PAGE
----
It was the day before her departure to London to take part in the prestigious British Open, an event where the virtual cream of international squash talent converge. Joshna Chinappa, as the highest ranked Indian (she is placed at 14) has a place in the main draw. In a relaxed mood with a just a mild workout planned in the MCC courts, Joshna sights are already set for a good show in London. “I do not stress out from a week before any major event,” she was to say as she got set for a big event after an unusually long gap.
The South Asian Games, where she had emerged an unbeaten player, in February was the last competition she was in. “I had wanted to be there in the Windy City Open in Chicago thereafter but time was too short after SAG, so I skipped,” she said while explaining her long absence from competition.
But that is of no concern for this professional who has her own routine, makes own arrangements and plans and has nobody to depend on. “Yes, when I was very young, my mother did travel with me for a tournament or two but I am pretty much on my own,” she would say of her life as a professional. On tours, Joshna does occasionally get tour players as friends to share rooms and also to double up as a 'coach' to read her game in matches and advice.
She too reciprocates but everything depended on the draw and timing of matches for one to be of mutual help. So dependence is not a word in a professional's diary and Joshna is no exception.
Where does the motivation come from then? Joshna believes when one is so involved in the sport, as she is, enjoyment takes care of everything. Besides, in her case, she had an incident, a grave moment when she injured her knee and that required surgery for remedy. Bed-ridden for a while, this Chennai girl somehow feared the worst of not being able to walk again let alone play at one stage.
“That 2011 August incident haunted me until I got back to the courts, thanks to my trainer and then former champion Ritwik Bhattacharya's encouragements. I could play again and so my motivation is to think of that incident and tell myself how much I had come forward from there. I need to keep improving,” she trails off. Joshna believes some of her best squash had come post this happening and so she is definite there is more to come from her.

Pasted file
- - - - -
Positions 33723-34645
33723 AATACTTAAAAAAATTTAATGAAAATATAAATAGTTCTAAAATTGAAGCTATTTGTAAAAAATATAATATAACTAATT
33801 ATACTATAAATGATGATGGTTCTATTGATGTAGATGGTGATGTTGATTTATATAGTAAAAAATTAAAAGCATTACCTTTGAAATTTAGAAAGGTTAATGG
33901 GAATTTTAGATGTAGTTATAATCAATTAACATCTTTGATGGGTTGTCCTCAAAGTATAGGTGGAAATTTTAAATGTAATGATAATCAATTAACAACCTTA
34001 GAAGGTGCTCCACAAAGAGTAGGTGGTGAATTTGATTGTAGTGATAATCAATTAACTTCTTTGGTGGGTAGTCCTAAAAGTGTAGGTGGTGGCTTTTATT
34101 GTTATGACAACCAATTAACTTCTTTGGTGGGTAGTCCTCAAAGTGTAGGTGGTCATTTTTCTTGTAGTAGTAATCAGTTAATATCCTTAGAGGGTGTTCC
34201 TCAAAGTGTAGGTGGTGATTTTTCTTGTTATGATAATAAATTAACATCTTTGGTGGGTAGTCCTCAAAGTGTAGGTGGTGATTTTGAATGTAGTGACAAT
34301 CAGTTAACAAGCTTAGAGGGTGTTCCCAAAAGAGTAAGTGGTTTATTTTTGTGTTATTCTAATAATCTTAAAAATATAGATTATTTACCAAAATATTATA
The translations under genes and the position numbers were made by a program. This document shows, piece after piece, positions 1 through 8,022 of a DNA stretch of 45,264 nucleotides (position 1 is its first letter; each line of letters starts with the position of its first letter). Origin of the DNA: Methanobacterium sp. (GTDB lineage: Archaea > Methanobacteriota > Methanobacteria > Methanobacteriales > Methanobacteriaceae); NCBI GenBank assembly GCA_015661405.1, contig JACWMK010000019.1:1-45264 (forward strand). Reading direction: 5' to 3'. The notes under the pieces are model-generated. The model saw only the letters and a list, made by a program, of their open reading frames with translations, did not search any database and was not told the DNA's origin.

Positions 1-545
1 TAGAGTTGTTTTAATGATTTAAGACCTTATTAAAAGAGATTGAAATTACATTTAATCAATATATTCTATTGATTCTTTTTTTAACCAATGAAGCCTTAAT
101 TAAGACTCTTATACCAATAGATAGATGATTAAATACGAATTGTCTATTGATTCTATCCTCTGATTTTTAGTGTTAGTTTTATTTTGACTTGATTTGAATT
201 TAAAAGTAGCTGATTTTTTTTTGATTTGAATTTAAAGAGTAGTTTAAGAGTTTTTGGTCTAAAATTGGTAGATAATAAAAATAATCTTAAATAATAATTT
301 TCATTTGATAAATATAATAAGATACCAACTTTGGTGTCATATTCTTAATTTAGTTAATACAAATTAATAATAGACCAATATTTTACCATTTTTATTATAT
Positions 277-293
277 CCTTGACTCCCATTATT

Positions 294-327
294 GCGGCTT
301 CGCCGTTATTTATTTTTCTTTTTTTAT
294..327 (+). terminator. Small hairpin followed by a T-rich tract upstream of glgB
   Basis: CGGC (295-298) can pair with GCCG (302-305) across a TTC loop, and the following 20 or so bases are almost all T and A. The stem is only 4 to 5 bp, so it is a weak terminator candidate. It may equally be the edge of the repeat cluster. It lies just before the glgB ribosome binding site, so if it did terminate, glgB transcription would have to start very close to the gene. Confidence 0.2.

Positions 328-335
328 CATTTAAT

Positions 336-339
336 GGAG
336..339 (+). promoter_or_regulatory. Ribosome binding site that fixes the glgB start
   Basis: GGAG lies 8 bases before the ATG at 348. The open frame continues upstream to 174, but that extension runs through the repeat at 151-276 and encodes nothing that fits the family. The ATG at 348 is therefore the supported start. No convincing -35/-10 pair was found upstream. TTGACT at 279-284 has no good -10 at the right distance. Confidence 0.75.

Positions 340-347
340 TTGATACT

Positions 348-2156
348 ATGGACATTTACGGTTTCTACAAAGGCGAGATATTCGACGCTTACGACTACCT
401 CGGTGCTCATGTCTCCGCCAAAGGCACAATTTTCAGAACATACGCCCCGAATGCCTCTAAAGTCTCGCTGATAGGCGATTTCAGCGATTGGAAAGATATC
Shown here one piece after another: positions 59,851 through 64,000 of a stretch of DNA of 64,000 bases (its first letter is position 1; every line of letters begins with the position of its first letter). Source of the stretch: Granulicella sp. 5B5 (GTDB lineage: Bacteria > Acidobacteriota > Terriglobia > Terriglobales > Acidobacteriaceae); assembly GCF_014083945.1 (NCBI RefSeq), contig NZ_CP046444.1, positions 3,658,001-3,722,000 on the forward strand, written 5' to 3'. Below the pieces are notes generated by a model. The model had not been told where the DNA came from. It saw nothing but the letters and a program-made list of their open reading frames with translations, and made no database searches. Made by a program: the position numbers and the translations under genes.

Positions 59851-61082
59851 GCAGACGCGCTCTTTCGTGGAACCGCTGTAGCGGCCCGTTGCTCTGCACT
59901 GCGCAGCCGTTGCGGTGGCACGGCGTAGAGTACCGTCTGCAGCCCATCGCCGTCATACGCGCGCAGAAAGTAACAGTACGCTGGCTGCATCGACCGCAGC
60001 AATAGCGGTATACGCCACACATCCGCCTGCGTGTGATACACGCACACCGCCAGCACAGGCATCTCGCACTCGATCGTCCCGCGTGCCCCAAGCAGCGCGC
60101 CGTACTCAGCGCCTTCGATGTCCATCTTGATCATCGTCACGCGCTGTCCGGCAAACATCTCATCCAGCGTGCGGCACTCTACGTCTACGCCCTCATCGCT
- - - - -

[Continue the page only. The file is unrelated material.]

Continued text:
“Squash players generally peak around late 20s and play their best in the early 30s. I am into that now and I should think of the positives I can gain in the next few years,” the 14-time national champion said with a touch of confidence. Rankings are not something that inspires her as much as a good performance against some of the best in the business. Experience has taught her to be stable and take defeat and win in the same measure as it comes and the constant interaction with psychologists has helped her to be mentally strong, something so vitally important on a match court.
For someone who had virtually begun visits to the squash courts right from the moment, she learnt to walk, thanks to her father Anjan Chinappa's love for squash and his squash pastime in the MCC she has come a long way. She remembers as a 5-year old she had defaced a white-wall at home into black by constantly hitting a squash ball on it with a racket. “Yes, I did get a big scolding from my mom,” she laughed but it was that early in life that this champion-to-be had begun her courting with a sport that was to be her passion.
Though several years have passed and Joshna has in the period annexed many recognitions, the young lady is still a down to earth lovable character with young players around. “I love to mingle with the children, encourage them if I can in the sport. Some seniors also do come to me to talk and learn about the challenges in the sport. It is my interest to develop talent around and boost the sport's progress,” she said.
At her age girls generally are settled with a family of their own and Joshna too is not averse to such ideas but 'marriage' is not my immediate goal as much as achieving something more in squash. “When things fall in place other things in life too with follow, “ is her philosophy.
Yes it is her grand-dad who keeps reminding her of marriage but she has had her way. “Lets see,” is her approach. For the moment, however, her thoughts are on her future in the sport. “I still have a few tasks to complete and then post my playing career, I am looking forward to coaching young talent in whatever way I can. I am keen to be associated with squash,” Joshna said, already clear of what lies ahead. Before that the champion player is equally keen to give that extra glitter to her already illustrious career.